The Protestant Church in Germany wants to significantly expand its measures for coming to terms with sexualized violence. A central contact point and new studies on dealing with abuse are planned.
The Diakonie announced its own investigation. The Federal Government Commissioner for Abuse, Johannes-Wilhelm Rorig, called for a swift reappraisal of the matter. The council of affected persons demanded a binding implementation of the plan. Konstantin von Notz, religious affairs commissioner of the Green parliamentary group in the Bundestag, welcomed the action plan of the Protestant church.
According to EKD information, about one million euros are earmarked for the implementation of a corresponding 11-point plan for the coming year. Hamburg Bishop Kirsten Fehrs had presented the action plan to the EKD Synod.
Specific risk factors
Fehrs explained that, from a systemic point of view, the Protestant church has very specific risk factors. These would have to be analyzed more clearly than before in order to address them. In the run-up to the synod, the EKD had formed a five-member council of commissioners. Fehrs is spokeswoman for this new body.
Von Notz told the Catholic News Agency (KNA) that it was right and important for the Protestant Church to actively deal with the individual and institutional processing of the cases of abuse within its own ranks. With the 11-point plan, it has created a concrete guideline for action.
Own diaconia study important
Diakonie President Ulrich Lilie explained that people who entrusted their children and relatives to Diakonie facilities must be able to regain trust. He emphasized the necessity of a separate study for the Diakonie: "The situation of an adolescent in a socio-educational care facility is quite different from that, for example, in confirmation classes, with other factors of power and dependence."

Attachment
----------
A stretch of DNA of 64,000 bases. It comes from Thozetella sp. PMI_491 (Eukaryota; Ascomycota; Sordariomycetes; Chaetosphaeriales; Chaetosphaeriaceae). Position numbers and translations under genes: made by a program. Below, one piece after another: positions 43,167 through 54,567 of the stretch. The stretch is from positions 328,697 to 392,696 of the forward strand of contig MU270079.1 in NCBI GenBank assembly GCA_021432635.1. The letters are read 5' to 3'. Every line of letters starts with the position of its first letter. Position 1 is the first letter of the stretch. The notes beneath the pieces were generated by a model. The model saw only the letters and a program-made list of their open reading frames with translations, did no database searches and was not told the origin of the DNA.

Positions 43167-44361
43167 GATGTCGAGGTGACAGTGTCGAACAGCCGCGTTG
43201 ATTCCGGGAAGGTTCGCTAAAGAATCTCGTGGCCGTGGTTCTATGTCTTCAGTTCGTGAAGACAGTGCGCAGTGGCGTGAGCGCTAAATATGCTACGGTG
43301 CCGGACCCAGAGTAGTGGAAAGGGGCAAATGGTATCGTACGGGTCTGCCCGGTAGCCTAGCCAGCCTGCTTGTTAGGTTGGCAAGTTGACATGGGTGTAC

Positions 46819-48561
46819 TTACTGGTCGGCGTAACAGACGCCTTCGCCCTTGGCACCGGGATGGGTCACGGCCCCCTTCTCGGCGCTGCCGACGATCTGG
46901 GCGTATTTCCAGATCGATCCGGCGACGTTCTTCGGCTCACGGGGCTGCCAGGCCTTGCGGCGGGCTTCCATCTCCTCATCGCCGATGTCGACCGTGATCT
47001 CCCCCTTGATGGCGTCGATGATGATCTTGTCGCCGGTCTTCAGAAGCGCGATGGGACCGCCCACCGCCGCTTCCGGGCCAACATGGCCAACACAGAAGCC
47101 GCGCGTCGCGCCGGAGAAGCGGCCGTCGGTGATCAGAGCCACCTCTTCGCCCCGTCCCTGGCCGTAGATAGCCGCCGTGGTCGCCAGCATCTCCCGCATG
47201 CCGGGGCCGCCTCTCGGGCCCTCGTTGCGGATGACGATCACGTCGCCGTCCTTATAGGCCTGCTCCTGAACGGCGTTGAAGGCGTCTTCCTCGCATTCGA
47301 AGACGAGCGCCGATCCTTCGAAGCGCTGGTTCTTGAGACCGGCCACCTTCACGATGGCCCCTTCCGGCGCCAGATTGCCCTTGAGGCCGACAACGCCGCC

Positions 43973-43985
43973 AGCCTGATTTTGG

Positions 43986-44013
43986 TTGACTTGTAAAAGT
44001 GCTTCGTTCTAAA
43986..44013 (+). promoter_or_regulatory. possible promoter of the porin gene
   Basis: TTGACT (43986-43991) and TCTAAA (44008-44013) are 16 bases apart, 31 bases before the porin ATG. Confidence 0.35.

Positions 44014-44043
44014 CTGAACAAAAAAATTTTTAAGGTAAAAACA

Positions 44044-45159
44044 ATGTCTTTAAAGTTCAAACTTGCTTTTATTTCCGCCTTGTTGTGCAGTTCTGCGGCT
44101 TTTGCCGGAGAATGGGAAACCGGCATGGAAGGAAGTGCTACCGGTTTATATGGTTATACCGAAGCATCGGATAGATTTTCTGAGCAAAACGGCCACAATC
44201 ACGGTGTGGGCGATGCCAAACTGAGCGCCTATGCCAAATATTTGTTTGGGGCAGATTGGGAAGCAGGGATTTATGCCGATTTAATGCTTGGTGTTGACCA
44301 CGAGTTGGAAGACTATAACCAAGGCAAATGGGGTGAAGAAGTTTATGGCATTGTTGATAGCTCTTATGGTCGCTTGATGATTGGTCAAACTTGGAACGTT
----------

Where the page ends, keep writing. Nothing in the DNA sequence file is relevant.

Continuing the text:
Rorig said in response to a question that it was important that each of the 20 regional churches quickly began to work on the ie. Not only a few regional churches should take on a pioneering role. Like the Catholic Church, the Protestant Church would also have to reach binding agreements with the federal government and possibly also with the states on criteria and standards for reprocessing. These could include, for example, how those affected would be involved in the respective reappraisal processes in the future and how access to files or compensation would be regulated.
"Commitment is missing"
The Council of Concerned Persons, which was based at the council, called for an implication of the points promised in the EKD report. There was a lack of "necessary commitment". This must be made up for as quickly and clearly as possible and secured through a mandate for the Council of Commissioners.
He also advocates a nationwide campaign to show that the Protestant Church is "actively approaching those affected.
Like the Betroffenenrat, the independent Aufarbeitungskommission welcomed in principle the EKD's approach and the EKD's clear commitment to "its own responsibility for the children and youth entrusted to it". The commission stressed that talks were planned between the two major churches and the commission. In addition, the commission is working on guidelines for future reappraisal processes in institutions.